AgrAbility program helps ag workers with disabilities
Gaia’s Farm and Gardens is a community-supported agriculture market farm, roadside stand and holistic healing center. As owner operator, Kathleen Miller has always valued sustainable gardening, but when faced with multiple physical limitations, she thought she might not be able to continue her dream.
Miller was diagnosed with degenerative disc disease, spondylitis and osteoarthritis, resulting in chronic back and neck pain with severe limitation in her ability to bend, twist, and lift. Over the years the disease’s progression had weakened her muscles, especially in her back and neck to a point where her agricultural activities were severely impacted. When she approached the Division of Vocational Rehabilitation, she identified her goals: to improve her overall mobility and accessibility; to maintain her farm and care for her livestock more easily; and to strengthen her farm management skills.
Thanks to some creative thinking and to a public/private partnership with the Colorado AgrAbility Project, Miller did not have to give up her dream of farming.
An analysis of Miller’s abilities and limitations by AgrAbility found that a utility vehicle designed for an agricultural setting would be the ticket for getting Miller back into control of her farm. AgrAbility Project Manager Candy Leathers described the equipment as an “equalizer” by leveling the playing field for Miller to access her property, perform general maintenance of her large gardens, and tend to her animals independently.
“My friends and family will love not having to bail me out anymore,” Miller said. “I can get my chores done without the assistance of someone else to move tools and supplies, haul hay bales, grain buckets, and produce. This is a huge improvement to my well-being and overall productivity.”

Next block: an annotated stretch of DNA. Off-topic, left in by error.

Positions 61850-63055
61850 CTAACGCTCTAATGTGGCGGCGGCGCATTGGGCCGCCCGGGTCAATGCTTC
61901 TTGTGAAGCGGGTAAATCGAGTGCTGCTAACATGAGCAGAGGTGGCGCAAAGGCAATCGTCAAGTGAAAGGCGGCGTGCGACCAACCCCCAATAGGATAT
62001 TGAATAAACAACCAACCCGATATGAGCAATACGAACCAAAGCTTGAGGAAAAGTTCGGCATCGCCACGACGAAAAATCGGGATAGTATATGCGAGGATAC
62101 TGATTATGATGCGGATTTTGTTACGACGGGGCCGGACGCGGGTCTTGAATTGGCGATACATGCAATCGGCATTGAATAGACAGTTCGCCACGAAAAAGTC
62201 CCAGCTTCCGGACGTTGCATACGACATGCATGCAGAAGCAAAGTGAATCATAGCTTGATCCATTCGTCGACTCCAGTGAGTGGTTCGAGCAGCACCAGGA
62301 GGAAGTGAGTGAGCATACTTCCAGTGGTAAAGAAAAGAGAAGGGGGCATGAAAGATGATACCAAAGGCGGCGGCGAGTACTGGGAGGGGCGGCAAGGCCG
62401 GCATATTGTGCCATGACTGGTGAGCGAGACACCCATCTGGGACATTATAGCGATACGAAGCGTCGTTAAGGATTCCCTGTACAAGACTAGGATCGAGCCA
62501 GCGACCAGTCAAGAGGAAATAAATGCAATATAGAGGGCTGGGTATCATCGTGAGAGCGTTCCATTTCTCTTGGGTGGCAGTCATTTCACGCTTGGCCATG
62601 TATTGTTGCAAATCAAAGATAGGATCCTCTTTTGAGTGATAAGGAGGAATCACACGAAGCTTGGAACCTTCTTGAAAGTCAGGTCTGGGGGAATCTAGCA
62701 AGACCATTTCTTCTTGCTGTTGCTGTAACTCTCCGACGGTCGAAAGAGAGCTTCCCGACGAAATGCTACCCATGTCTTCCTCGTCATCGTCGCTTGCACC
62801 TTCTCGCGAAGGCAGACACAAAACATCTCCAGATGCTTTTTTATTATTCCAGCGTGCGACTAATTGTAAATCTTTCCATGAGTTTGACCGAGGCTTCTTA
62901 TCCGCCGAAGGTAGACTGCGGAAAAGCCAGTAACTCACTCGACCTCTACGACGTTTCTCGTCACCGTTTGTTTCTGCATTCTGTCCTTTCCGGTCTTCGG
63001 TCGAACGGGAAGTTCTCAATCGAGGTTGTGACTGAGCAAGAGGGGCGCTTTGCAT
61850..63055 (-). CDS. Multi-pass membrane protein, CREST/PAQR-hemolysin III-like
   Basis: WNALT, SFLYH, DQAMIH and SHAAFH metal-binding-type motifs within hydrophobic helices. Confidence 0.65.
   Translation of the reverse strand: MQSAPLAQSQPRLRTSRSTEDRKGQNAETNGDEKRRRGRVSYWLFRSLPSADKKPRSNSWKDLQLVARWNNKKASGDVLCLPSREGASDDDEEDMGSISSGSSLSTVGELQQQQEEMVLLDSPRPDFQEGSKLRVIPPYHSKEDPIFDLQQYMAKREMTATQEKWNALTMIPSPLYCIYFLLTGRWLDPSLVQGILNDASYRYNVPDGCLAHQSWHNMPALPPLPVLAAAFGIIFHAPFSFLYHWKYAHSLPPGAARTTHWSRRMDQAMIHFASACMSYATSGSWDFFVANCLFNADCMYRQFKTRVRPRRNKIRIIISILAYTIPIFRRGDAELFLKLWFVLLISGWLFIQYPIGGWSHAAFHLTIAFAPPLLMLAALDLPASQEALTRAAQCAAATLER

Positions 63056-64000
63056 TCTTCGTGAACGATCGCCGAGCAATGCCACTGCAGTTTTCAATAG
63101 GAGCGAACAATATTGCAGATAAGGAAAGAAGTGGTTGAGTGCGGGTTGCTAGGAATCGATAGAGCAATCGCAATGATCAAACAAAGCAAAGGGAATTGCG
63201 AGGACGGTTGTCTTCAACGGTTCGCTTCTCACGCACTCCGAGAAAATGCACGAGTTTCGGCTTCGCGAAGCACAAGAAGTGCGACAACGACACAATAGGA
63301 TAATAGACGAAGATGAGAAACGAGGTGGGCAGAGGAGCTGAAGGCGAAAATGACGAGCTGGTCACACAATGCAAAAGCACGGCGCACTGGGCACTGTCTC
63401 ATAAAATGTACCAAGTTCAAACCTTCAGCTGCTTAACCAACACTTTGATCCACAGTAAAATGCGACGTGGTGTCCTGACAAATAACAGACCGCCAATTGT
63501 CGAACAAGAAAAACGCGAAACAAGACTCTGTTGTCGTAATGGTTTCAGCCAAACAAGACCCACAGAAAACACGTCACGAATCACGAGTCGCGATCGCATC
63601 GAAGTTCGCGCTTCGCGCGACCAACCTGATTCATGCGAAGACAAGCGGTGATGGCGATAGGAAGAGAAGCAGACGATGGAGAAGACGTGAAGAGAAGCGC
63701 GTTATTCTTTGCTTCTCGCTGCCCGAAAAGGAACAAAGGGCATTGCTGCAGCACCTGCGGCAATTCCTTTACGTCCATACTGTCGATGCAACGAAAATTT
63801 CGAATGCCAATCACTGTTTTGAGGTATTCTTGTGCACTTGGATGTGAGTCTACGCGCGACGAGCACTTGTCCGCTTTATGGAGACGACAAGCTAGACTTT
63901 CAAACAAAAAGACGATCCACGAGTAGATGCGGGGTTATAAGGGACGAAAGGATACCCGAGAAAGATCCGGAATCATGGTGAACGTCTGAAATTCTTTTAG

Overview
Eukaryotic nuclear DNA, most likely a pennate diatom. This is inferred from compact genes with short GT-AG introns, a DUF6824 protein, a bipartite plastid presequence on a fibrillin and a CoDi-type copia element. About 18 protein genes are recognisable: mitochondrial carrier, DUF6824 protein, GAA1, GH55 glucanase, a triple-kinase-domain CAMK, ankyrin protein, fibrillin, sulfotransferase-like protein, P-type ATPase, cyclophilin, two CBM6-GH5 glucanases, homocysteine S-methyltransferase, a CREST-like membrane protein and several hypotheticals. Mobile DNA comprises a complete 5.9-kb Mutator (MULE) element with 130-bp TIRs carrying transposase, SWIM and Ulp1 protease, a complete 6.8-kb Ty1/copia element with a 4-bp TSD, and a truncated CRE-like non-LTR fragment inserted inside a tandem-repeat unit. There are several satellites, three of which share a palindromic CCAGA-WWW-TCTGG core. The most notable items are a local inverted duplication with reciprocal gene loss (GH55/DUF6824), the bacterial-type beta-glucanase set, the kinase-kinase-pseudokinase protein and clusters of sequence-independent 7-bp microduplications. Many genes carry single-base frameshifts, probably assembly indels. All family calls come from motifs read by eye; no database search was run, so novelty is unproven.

Miller also modified her gate system for animal care by attaching gate wheels to her gates. This simple tool makes the opening and closing of her pastures gate much easier.
Miller learned about Colorado AgrAbility through the DVR. It helps individuals with disabilities obtain and maintain employment. Vocational counselor Susan Burleigh requested that AgrAbility help determine what limitations and barriers Miller was encountering as she maintained her farm along with recommendations for adaptations, modifications, and solutions for ways Miller could complete her work.
This was a great fit for Miller as she wished to continue as a farmer in spite of the limitations of her disability. AgrAbility and DVR assisted her to return to her passion, continue to provide for her family, and be a vital part of her community.
Colorado AgrAbility will host seven free workshops across Colorado this winter. The workshop, “AgrAbility Farm/Ranch Adaptations & Financial Resources,” will take place from 9 a.m. to noon and includes lunch for those who pre-register at least one week prior to the workshop.
To pre-register or get more information about the Colorado AgrAbility Project, participants can call Bob Fetsch 970-491-5648, email him at email@example.com or visit http://www.agrability.chhs.colostate.edu.
Steamboat Springs—Jan. 29, Historic Courthouse, Commissioners’ Hearing Room, 522 Lincoln Ave., Steamboat Springs, with Todd Hagenbuch (970-879-0825).
Monte Vista—Feb. 3, Chamber of Commerce, 947 1st Ave., Monte Vista, with Marvin Reynolds (719-852-7381).
Trinidad—Wednesday, Feb. 5, Trinidad Junior College, Sullivan Student Center Multipurpose Room, 600 Prospect Ave., Trinidad, with Dean Oatman (719-846-6881).
Pueblo—Thursday Feb. 6, Pueblo Zoo, 3455 Nuckolls Avenue, Pueblo, with Carolyn Valdez (719-583-6574).
Holyoke—Tuesday, Feb. 11, Extension Office Events Center, 22505 Highway 385, Holyoke, with Dennis Kaan (970-345-2287).
Ft. Morgan—Feb. 12, Ft. Morgan Extension Office, 914 E. Railroad Avenue, Fort Morgan, with Bruce Bosley (970-768-6449) and Luann Boyer (970-542-3544).
Aurora—Feb. 13, Arapahoe County Fairgrounds & Event Center, Room 1, 25690 East Quincy Avenue, Aurora, CO 80016 with Sheila Gains (303-730-1920).